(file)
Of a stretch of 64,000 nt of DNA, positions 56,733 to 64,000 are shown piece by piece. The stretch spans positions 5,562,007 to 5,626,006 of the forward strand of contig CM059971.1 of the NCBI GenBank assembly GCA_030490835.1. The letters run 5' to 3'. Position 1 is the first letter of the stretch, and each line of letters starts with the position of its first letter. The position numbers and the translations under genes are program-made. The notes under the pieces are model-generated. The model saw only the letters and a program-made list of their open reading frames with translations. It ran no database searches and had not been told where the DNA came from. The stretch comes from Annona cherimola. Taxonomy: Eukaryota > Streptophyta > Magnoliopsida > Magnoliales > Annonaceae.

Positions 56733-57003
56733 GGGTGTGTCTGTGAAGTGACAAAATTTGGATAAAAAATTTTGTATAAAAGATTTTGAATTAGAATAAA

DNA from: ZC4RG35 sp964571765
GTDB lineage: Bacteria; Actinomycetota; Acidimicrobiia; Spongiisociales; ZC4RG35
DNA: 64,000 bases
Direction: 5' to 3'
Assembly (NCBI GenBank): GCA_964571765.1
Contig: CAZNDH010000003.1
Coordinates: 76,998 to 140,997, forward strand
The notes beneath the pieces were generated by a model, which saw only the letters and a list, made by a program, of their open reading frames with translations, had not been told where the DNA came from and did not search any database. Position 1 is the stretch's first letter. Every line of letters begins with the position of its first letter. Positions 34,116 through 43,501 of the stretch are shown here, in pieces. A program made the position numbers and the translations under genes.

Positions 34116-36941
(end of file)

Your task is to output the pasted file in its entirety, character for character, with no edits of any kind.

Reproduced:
Of a stretch of 64,000 nt of DNA, positions 56,733 to 64,000 are shown piece by piece. The stretch spans positions 5,562,007 to 5,626,006 of the forward strand of contig CM059971.1 of the NCBI GenBank assembly GCA_030490835.1. The letters run 5' to 3'. Position 1 is the first letter of the stretch, and each line of letters starts with the position of its first letter. The position numbers and the translations under genes are program-made. The notes under the pieces are model-generated. The model saw only the letters and a program-made list of their open reading frames with translations. It ran no database searches and had not been told where the DNA came from. The stretch comes from Annona cherimola. Taxonomy: Eukaryota > Streptophyta > Magnoliopsida > Magnoliales > Annonaceae.

Positions 56733-57003
56733 GGGTGTGTCTGTGAAGTGACAAAATTTGGATAAAAAATTTTGTATAAAAGATTTTGAATTAGAATAAA

DNA from: ZC4RG35 sp964571765
GTDB lineage: Bacteria; Actinomycetota; Acidimicrobiia; Spongiisociales; ZC4RG35
DNA: 64,000 bases
Direction: 5' to 3'
Assembly (NCBI GenBank): GCA_964571765.1
Contig: CAZNDH010000003.1
Coordinates: 76,998 to 140,997, forward strand
The notes beneath the pieces were generated by a model, which saw only the letters and a list, made by a program, of their open reading frames with translations, had not been told where the DNA came from and did not search any database. Position 1 is the stretch's first letter. Every line of letters begins with the position of its first letter. Positions 34,116 through 43,501 of the stretch are shown here, in pieces. A program made the position numbers and the translations under genes.

Positions 34116-36941